‘I’ve never been accused of any wrongdoing’: The life and lies of Republican George Santos

Washington: Has there ever been a greater fabulist elected to the US Congress?

Meet George Santos: the 34-year-old Republican freshman who has built a career on a web of lies and is now resisting calls to stand down amid a string of investigations.

Republican George Santos in Congress. He denies lying, saying instead that he embellished his resume.Credit:AP

At the midterm elections in November, the openly gay son of Brazilian migrants flipped a Democratic seat in New York, portraying himself as “the living embodiment of the American dream”.

He claimed he was a “wealthy man” with mansions in the Hamptons and Oyster Bay, who had worked as a Wall Street banker with Goldman Sachs and Citigroup.

He presented himself as the Jewish grandson of Holocaust survivors, and lied about his mother being in the World Trade Centre during the September 11 terrorist attack.

Live apocalypse: As the New York World Trade Centre’s north tower burns, a second hijacked airliner flies towards the south tower on September 11, 2001.Credit:AP

He falsely claimed he was on a college volleyball team that “slayed” Harvard and Yale, resulting in two knee replacements. He even insisted he founded an animal welfare charity that rescued 2400 dogs and 280 cats.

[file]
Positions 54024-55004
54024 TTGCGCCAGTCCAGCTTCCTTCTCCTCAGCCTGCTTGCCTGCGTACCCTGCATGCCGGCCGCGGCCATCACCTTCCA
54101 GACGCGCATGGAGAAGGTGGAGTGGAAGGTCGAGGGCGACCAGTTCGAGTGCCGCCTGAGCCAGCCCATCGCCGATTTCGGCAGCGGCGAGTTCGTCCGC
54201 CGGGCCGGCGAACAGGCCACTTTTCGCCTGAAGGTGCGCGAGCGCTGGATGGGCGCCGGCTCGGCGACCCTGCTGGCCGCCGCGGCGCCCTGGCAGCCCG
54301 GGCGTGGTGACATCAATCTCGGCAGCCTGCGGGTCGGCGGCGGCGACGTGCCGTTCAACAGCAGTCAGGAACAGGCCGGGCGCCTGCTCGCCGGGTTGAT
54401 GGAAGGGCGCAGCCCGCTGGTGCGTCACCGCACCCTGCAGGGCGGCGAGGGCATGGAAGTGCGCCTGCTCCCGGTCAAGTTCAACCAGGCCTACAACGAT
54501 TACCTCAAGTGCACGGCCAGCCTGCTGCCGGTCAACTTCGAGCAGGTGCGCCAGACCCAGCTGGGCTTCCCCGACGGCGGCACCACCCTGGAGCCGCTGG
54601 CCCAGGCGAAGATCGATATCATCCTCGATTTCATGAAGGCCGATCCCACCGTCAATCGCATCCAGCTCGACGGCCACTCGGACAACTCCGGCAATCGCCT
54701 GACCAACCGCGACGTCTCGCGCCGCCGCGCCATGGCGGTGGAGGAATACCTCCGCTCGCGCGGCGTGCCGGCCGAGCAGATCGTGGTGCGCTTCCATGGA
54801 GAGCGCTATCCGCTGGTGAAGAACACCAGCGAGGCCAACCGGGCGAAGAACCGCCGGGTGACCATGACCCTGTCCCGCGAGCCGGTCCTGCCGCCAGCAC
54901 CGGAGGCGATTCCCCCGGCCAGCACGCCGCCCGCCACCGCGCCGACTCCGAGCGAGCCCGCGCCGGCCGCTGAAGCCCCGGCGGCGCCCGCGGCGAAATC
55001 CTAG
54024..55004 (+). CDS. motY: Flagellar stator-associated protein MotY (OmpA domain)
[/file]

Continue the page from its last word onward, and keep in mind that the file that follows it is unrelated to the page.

But as it turns out, much of Santos’ resume and personal backstory was either an embellishment or entirely untrue.

The real George Santos – who has previously gone by the name of Anthony Devolder – is wanted by prosecutors in Brazil for allegedly committing elder fraud and cheque forgery. According to former associates there and photos and videos that have gone viral, he also used to compete as a drag queen in Brazilian beauty pageants – although he insists this is not true.

And in one of the most gut-wrenching revelations so far – which the Republican has also dismissed – Santos as Devolder, allegedly helped a homeless military veteran raise $US3000 on GoFundMe for his dying dog, Sapphire, to get treatment for a stomach tumour in 2016. He then is alleged to have disappeared without giving the veteran, Rich Osthoff, the funds. Sapphire died the following year.

“Little girl never left my side in 10 years,” Osthoff this week told Oyster Bay Patch as he recalled having to put his beloved pet down.